Paclitaxel and docetaxel enhance the metabolism of doxorubicin to toxic species in human myocardium

G. Minotti, A. Saponiero, S. Licata, P. Menna, A. M. Calafiore, G. Teodori, L. Gianni

Research output: Contribution to journalArticlepeer-review

Abstract

Doxorubicin cardiotoxicity is a multifactorial process in which the alcohol metabolite doxorubicinol mediates the transition from reversible to irreversible damage. We investigated whether the tubulin-active taxane paclitaxel increases conversion of doxorubicin to doxorubicinol, thus explaining the high incidence of congestive heart failure when doxorubicin is used with paclitaxel. Specimens of human myocardium from patients undergoing bypass surgery were processed to obtain cytosolic fractions in which doxorubicin was converted to doxorubicinol by NADPH-dependent aldo/keto or carbonyl reductases. In this model, clinically relevant concentrations of paclitaxel (1-2.5 μM) increased doxorubicinol formation by mechanisms consistent with allosteric modulation of the reductases. Stimulation was observed over a broad range of basal enzymatic activity, and was accompanied by a similar pattern of enhanced formation of doxorubicinol aglycone, a metabolite potentially involved in the reversible phase of cardiotoxicity. The closely related analogue docetaxel had effects similar to paclitaxel, but increased doxorubicinol formation over a narrower range of enzymatic activity. The unrelated tubulin-active alkaloid vinorelbine had no effect. These results demonstrate that taxanes have a unique potential for enhancing doxorubicin metabolism to toxic species in human myocardium. The effects on doxorubicinol formation provide clues to explain the clinical pattern of doxorubicinpaclitaxel cardiotoxicity and also caution against the potential toxicity of combining docetaxel with high cumulative doses of doxorubicin.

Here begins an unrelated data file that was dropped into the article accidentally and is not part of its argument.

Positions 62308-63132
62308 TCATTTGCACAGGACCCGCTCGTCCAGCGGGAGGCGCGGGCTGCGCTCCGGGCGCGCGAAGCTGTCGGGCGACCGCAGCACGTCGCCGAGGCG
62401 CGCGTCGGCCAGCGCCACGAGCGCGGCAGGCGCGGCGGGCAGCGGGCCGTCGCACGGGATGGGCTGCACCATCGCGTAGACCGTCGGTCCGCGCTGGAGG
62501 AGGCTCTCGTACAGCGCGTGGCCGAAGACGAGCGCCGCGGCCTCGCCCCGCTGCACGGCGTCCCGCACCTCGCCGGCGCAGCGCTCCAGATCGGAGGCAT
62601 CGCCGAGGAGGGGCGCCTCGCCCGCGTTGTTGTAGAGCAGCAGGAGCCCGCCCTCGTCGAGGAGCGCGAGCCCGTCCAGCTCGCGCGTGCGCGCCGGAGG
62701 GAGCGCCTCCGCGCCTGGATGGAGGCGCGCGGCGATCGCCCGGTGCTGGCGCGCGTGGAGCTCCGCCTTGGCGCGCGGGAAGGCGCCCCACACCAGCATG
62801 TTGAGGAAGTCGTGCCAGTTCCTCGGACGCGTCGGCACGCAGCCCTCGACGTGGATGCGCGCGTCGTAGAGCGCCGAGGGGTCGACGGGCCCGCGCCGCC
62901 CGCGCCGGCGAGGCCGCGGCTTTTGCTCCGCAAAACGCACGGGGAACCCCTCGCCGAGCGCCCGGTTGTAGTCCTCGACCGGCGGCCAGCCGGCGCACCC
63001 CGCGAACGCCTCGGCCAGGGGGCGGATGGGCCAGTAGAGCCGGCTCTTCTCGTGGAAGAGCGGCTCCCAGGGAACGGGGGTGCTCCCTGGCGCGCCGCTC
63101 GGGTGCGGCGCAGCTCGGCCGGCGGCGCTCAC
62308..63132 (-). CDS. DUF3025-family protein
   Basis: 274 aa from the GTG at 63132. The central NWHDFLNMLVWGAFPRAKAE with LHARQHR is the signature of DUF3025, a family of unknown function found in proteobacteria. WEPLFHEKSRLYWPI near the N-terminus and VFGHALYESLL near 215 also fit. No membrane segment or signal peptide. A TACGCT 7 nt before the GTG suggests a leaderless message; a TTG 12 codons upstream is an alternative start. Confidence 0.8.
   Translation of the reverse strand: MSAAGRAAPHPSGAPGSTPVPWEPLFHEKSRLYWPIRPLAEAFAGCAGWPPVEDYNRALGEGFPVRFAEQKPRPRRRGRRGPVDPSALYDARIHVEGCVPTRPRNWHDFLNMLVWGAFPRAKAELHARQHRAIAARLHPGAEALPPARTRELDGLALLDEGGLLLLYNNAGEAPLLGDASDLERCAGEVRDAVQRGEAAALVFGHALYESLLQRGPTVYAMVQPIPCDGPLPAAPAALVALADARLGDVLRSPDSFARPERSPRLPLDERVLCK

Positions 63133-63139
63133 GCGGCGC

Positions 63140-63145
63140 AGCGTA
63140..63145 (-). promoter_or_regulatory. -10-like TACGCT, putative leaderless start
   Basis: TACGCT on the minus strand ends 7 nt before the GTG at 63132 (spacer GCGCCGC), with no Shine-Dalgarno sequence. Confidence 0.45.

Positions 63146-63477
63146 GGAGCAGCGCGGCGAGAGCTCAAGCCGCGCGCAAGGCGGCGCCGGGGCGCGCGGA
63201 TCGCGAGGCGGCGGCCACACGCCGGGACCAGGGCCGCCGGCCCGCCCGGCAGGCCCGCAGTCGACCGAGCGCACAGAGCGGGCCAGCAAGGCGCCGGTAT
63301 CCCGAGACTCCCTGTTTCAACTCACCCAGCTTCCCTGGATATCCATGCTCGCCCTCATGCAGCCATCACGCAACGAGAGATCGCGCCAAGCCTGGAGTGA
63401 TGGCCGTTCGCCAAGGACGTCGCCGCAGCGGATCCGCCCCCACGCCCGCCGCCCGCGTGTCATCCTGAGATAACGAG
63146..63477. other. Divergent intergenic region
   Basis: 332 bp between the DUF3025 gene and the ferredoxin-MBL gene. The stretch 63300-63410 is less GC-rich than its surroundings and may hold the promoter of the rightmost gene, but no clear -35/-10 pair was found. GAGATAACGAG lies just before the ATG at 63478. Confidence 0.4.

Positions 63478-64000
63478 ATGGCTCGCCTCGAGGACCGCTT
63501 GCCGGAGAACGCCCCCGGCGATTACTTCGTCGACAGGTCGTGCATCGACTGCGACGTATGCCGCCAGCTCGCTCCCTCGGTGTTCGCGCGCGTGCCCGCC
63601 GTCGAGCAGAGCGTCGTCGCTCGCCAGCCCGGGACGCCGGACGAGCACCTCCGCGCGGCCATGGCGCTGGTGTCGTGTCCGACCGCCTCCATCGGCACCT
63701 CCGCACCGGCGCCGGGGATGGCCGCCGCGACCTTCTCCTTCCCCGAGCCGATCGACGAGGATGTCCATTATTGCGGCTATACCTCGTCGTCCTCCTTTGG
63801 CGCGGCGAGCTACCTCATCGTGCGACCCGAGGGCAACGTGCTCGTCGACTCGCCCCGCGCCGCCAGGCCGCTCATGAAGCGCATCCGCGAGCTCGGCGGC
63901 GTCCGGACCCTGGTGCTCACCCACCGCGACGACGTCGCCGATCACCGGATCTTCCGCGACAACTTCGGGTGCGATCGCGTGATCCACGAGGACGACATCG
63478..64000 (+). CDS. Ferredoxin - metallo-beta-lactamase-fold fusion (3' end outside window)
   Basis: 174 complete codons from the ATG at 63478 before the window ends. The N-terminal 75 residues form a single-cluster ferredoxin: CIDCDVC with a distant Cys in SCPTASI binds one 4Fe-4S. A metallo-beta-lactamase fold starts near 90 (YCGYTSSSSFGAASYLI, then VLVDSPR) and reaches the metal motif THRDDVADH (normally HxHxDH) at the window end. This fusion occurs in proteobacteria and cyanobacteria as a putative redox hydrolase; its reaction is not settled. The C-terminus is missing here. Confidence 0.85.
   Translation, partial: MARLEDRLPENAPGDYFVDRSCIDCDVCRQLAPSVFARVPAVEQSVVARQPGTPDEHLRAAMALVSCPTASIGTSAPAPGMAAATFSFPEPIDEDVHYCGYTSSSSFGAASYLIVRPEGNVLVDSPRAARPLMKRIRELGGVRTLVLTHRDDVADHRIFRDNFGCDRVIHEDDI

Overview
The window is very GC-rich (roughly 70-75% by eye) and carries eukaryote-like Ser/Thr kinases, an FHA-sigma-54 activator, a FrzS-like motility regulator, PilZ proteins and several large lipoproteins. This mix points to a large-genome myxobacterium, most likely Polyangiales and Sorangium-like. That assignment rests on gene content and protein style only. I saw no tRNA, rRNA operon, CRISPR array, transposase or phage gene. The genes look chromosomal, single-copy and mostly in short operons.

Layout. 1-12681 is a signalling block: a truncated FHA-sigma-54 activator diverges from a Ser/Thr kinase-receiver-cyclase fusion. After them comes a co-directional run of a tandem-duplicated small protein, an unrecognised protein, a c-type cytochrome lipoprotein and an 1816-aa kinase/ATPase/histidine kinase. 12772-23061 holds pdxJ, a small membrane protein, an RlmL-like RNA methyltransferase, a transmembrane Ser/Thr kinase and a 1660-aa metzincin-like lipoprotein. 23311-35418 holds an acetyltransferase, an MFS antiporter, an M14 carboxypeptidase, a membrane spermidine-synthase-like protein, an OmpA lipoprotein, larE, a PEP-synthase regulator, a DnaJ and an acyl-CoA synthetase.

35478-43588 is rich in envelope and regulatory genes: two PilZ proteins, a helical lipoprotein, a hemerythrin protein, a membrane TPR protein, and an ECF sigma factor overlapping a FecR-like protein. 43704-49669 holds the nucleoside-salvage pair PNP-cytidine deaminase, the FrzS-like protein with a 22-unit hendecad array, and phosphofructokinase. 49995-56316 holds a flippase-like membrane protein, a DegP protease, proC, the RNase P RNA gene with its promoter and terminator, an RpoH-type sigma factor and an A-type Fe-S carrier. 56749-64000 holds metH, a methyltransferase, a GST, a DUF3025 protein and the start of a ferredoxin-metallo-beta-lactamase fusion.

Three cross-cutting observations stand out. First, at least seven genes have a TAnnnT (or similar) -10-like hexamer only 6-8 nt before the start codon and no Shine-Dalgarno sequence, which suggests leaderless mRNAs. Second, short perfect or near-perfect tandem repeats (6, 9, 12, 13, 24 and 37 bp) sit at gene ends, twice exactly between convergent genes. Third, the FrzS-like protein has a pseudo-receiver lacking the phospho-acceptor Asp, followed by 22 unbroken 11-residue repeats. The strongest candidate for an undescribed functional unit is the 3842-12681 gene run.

Original languageEnglish
Pages (from-to)1511-1515
Number of pages5
JournalClinical Cancer Research
Volume7
Issue number6
Publication statusPublished - 2001

ASJC Scopus subject areas

  • Cancer Research
  • Oncology

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